A new generation computerised metacognitive cognitive remediation programme for schizophrenia (CIRCuiTS): a randomised controlled trial

Reeder, C, Huddy, V, Cella, M, Taylor, R, Greenwood, K, Landau, S and Wykes, T (2017) A new generation computerised metacognitive cognitive remediation programme for schizophrenia (CIRCuiTS): a randomised controlled trial. Psychological Medicine, 47 (15). pp. 2720-2730. ISSN 0033-2917

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Abstract

Background: Cognitive remediation (CR) is a psychological therapy which improves cognitive and social functioning in people with schizophrenia. It is now being implemented within routine clinical services and mechanisms of change are being explored. We designed a new generation computerised CR programme, CIRCuiTS, to enhance strategic and metacognitive processing, with an integrated focus on the transfer of cognitive skills to daily living. This large trial tested its feasibility to be delivered in therapist-led and independent sessions, and its efficacy for improved cognitive and social functioning.
Methods: A two arm single blind randomised superiority trial comparing CIRCuiTS plus treatment-as-usual (TAU) with TAU alone in 93 people with a diagnosis of schizophrenia. Cognitive, social functioning and symptom outcomes were assessed at pre- and post-therapy and three months later.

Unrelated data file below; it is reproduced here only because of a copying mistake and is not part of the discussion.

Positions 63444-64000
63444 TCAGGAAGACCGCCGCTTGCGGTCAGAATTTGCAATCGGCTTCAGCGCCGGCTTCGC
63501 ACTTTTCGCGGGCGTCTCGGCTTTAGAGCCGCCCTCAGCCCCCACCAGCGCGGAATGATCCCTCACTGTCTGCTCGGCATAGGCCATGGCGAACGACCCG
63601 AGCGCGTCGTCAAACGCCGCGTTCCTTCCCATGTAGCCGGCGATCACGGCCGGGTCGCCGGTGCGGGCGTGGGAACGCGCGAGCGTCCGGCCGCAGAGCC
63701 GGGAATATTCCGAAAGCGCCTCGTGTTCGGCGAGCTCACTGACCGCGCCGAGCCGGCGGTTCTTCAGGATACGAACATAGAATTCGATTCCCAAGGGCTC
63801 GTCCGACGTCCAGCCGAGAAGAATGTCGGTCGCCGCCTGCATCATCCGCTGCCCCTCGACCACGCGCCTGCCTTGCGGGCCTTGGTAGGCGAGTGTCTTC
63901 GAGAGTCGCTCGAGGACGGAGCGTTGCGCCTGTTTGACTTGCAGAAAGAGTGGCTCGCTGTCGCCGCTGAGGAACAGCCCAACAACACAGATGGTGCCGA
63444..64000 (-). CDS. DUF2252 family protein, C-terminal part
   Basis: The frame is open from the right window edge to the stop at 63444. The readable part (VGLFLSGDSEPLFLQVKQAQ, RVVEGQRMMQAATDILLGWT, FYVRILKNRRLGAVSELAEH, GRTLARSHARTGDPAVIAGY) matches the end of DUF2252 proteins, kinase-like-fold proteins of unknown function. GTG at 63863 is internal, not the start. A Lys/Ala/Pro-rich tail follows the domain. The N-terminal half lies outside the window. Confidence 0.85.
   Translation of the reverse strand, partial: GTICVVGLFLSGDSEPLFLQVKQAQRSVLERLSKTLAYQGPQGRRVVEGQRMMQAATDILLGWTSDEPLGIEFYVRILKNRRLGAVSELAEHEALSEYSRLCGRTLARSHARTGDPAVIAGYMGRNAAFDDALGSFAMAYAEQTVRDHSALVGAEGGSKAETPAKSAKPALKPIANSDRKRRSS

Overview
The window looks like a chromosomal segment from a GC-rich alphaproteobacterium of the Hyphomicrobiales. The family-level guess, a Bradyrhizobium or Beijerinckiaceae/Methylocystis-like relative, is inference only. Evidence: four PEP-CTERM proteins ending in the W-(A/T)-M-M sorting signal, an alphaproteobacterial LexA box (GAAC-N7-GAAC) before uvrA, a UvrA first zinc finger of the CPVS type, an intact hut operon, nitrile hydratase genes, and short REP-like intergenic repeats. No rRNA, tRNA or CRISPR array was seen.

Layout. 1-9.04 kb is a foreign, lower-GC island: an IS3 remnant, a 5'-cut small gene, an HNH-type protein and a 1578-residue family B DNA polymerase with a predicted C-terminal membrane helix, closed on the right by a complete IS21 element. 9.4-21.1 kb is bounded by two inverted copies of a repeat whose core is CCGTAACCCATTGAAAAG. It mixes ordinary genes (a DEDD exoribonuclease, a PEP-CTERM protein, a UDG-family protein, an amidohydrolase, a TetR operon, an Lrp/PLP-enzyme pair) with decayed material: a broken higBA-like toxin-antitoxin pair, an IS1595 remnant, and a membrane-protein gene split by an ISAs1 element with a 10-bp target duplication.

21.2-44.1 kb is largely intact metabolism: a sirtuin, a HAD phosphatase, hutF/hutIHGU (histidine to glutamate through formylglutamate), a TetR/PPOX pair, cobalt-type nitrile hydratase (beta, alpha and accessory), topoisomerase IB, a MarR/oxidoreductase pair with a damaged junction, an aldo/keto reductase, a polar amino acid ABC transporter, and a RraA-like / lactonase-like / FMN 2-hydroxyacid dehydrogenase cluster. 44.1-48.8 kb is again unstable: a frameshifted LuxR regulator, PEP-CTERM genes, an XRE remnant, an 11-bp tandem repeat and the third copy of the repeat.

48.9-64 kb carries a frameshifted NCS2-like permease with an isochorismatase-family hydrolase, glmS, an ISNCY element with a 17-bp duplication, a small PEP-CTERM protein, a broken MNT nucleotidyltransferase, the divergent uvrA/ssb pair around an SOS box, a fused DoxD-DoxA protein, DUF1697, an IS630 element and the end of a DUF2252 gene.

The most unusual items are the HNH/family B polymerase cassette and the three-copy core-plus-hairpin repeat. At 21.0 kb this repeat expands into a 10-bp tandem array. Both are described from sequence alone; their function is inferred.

Results: 85% adhered to CIRCuiTS, completing a median of 28 sessions. There were significant improvements in visual memory at post-treatment (p=0.009) and follow-up (p=0.001), and a trend for improvements in executive function at post-treatment (p=0.056) in favour of the CIRCuiTS group. Community function was also differentially and significantly improved in the CIRCuiTS group at post-treatment (p=0.003) but not follow-up, and was specifically predicted by improved executive functions.
Conclusions: CIRCuiTS was beneficial for improving memory and social functioning. Improved executive functioning emerges as a consistent predictor of functional gains and should be considered an important CR target to achieve functional change. A larger-scale effectiveness trial of CIRCuiTS is now indicated.

Item Type: Article
Schools and Departments: School of Psychology > Psychology
Depositing User: Sanjeedah Choudhury
Date Deposited: 15 Oct 2018 09:16
Last Modified: 02 Jul 2019 14:17
URI: http://sro.sussex.ac.uk/id/eprint/79483

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